There have been thousands of stories told about Batman being an unshakable bastion of law and order. Stories about how he never wavers from his goal of justice and his ideals no matter what. In one of the most recent series "Batman Metal," we learn what happens when the Batman breaks. In an alternate universe where the Joker discovers Batman’s identity, he traps him in crime alley where his parents were killed and he is forced to watch as the Joker lines up family after family and kills the kids’ parents -- creating more Batmen for the Joker to face. This causes Batman to snap and in a moment of rage, grief, and horror, he breaks the Joker’s neck, killing him at last. This then triggered a special toxin to spread to Batman, which causes him to transform into the same psychotic being the Joker was.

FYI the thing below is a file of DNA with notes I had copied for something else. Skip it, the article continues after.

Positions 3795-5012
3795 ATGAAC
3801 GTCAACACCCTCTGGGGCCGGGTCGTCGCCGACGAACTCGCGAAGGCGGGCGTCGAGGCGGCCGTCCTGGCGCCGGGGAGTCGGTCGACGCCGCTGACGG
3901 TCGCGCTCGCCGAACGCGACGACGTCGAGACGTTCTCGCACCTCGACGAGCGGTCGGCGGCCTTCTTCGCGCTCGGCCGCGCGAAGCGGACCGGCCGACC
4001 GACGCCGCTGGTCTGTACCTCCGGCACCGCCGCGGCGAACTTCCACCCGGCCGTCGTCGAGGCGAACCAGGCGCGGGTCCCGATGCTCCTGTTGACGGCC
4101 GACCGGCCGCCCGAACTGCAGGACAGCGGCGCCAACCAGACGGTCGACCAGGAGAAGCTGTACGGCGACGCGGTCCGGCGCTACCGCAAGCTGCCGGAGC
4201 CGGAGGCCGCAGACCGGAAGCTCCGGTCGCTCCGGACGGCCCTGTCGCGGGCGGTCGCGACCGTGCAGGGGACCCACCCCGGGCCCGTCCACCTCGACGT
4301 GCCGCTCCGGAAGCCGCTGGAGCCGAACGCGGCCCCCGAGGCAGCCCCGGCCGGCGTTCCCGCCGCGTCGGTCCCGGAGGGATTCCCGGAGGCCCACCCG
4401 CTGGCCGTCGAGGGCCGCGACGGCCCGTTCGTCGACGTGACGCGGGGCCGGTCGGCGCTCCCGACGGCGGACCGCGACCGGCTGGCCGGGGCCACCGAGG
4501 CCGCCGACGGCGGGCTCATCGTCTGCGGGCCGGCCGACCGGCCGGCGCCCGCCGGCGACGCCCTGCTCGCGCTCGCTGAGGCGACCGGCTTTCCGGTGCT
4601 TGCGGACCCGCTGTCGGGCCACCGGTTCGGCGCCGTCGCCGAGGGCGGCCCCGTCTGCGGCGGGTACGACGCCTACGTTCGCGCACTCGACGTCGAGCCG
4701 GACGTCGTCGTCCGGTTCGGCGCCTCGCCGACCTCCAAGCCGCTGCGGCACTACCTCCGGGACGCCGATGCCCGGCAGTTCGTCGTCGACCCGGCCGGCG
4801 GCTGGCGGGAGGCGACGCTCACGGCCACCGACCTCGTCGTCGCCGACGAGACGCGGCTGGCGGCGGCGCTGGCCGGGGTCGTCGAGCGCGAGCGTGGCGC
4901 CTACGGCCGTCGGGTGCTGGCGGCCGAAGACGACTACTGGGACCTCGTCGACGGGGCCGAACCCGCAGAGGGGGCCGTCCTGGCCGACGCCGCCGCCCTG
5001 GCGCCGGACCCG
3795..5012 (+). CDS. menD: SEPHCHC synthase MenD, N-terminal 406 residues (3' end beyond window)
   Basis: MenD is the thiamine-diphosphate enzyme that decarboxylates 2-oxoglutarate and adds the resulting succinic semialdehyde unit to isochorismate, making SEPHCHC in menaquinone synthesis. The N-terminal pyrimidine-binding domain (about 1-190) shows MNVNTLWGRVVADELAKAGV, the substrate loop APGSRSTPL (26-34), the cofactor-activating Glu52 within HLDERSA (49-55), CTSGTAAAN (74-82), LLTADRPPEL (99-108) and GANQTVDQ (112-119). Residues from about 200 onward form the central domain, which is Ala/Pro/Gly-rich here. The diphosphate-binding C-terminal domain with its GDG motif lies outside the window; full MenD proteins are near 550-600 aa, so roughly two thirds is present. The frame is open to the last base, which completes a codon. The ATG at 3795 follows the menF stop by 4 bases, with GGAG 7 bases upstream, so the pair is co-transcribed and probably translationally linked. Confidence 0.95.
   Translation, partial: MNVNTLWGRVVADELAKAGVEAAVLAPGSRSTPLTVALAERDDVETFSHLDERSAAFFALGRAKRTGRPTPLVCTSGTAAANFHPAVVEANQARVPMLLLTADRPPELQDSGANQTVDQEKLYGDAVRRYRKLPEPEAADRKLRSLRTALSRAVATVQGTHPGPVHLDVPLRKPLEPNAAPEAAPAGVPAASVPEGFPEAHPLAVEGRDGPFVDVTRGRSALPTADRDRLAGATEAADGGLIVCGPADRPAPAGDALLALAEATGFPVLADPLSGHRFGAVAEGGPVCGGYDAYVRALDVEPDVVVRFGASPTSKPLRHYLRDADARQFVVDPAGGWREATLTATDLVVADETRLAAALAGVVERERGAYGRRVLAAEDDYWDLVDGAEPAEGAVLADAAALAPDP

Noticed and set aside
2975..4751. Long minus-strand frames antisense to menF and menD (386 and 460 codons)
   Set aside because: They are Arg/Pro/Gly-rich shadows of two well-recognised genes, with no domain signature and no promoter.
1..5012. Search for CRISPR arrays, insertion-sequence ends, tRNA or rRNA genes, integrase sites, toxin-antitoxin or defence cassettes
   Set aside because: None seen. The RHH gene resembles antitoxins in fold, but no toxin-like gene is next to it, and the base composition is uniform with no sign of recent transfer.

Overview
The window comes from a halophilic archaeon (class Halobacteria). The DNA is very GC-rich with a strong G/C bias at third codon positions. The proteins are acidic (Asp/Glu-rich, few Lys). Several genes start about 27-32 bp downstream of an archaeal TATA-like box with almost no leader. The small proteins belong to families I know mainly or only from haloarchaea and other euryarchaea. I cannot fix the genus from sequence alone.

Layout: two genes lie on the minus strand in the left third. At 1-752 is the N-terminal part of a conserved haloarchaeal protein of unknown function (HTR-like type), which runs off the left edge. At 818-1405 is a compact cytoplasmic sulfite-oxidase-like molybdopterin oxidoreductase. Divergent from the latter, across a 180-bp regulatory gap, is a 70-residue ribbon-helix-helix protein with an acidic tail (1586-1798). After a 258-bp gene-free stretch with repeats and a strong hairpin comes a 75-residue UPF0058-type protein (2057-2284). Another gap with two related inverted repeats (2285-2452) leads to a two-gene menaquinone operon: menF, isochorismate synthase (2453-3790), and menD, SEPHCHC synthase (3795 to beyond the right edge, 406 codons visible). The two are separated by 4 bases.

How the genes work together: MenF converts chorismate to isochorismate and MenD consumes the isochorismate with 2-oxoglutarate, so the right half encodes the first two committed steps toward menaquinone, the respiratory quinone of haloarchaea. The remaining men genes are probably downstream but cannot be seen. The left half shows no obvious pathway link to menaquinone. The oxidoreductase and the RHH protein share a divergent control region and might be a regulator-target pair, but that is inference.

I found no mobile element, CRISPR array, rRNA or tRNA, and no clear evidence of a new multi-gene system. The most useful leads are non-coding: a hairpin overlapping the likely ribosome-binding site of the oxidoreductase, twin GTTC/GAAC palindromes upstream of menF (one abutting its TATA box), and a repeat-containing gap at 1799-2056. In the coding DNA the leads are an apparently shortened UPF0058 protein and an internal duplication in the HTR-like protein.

As the toxin takes hold, Batman, who wields all the intellect, skills, and gadgets of the caped crusader but now no longer held in check by his sanity and morals, systematically kills every member of the Justice League one after the other. He begins his spree by gunning all members of the Bat family in a surprise attack since they had the best chance of stopping him. Next the scenes jump to the Justice League watchtower, which is littered with the bodies of the former Justice League, with Superman being the last hero standing. In a final act, he infects his old friend with a special brand of kryptonite which causes him to go into a psychotic rage before dying and lets him loose on Lois Lane. Afterwards, this unhinged Batman proceeds to wipe out the entire Earth until the king of oblivion itself comes to claim him as his herald.